Biomedical engineers on WriteCDR's CDR writing experts panel suggest that projects, work experience, or biomedical engineering problems on which you base your career episode should be such that it covers several types of tasks related to the field. One should try to cover almost all tasks mentioned in the description of ANZSCO code 233913. You may mention projects related to the evaluation of biomedical equipment for safety, efficiency, and effectiveness, or training clinicians and other medical staff on how to use them.
If you have contributed to the research work on animal or human biological systems as a biomedical engineering aspect, you can write a career episode on it. You can mention the procedures you followed, technical reports you wrote, research papers you published, your research findings, and the recommendations you made. You can also mention how you interacted with chemists, life scientists, and other medical scientists.
If you have worked in the field of quality assurance or R&D (research and development), you can write a career episode based on those experiences. Many biomedical engineers write career episodes on artificial body parts (such as arms or knee joints) they designed, computer simulations they developed to test new drug therapies and rehabilitative exercise equipment they designed and developed.
You can choose your career episode topics from the field of Bioinstrumentation, Biomaterials, Biomechanics, Clinical Engineering, Rehabilitation Engineering, and Systems Physiology. If you are still confused about how to choose a theme for your Biomedical Engineering career episode, contact our experts now and get instant guidance.
Format of the Biomedical Engineering Career Episode
A career episode has four parts:
You must start by introducing the project or the experience in about 100 words. Mention when you worked on it (during your academic and career journey), the organization you work with at the time, and your job title.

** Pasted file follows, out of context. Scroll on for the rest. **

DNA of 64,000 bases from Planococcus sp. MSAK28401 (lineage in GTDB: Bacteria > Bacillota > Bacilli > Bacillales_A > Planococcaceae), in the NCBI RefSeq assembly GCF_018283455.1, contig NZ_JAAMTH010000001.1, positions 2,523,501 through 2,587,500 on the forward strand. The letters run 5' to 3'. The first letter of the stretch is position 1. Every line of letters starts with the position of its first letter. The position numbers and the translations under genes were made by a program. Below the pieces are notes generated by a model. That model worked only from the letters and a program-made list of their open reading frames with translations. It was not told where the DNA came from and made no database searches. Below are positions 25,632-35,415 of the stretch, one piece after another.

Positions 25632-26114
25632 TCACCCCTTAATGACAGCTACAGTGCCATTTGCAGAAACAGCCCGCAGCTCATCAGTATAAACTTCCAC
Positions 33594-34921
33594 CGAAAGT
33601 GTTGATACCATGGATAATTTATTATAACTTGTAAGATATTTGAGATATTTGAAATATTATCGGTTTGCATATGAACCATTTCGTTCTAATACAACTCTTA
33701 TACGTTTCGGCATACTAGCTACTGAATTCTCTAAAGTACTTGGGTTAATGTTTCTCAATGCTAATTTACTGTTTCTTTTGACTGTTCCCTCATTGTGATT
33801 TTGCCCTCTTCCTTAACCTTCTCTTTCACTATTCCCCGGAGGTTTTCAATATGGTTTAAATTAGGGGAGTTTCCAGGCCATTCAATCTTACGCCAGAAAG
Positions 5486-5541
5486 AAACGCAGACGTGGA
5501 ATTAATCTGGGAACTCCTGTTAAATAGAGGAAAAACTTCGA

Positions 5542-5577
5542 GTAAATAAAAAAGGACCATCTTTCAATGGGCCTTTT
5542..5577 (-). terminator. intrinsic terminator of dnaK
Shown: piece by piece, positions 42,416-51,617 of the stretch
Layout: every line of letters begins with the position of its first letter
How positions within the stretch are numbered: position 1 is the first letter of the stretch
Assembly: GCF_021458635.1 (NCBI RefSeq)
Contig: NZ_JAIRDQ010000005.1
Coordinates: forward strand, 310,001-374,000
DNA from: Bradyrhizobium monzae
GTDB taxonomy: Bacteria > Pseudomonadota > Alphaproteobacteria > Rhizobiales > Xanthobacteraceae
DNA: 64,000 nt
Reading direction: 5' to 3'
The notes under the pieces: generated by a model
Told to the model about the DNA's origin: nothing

Set the background for the project in the next 200-250 words. You should mention your targets or objectives, your key responsibilities, and your position in the organizational chart or the team.
Describe the tasks you did or your achievements as a biomedical engineer while working on the project you mention. You can do so in 500 to 1000 words. Some of the biomedical engineering activities you may mention are:
- making surgical equipment and tools,
- installing, testing, examining, repairing, and maintaining medical equipment,
- doing quality assurance checks and electrical safety checks on healthcare and clinical equipment,
- training medical staff on how to use medical equipment and providing them with technical support and advice, and
- designing and developing artificial implants.
In the first career episode, you may mention the projects, co-op, or internships you undertook during your Bachelor's degree program. These projects may be related to circuit designs, biomaterials, fluid and solid mechanics, or physiology and may be done for hospitals, pharmaceutical companies, and medical device manufacturing companies.
In the second career episode, you may showcase a work period during the early phase of your career. In the third career episode, you may mention your most recent work experience. All three career episodes together show how you developed as a biomedical engineer through the advancement of education and experience.
A career episode summary quickly presents the overview of the entire career episode in about 50-100 words.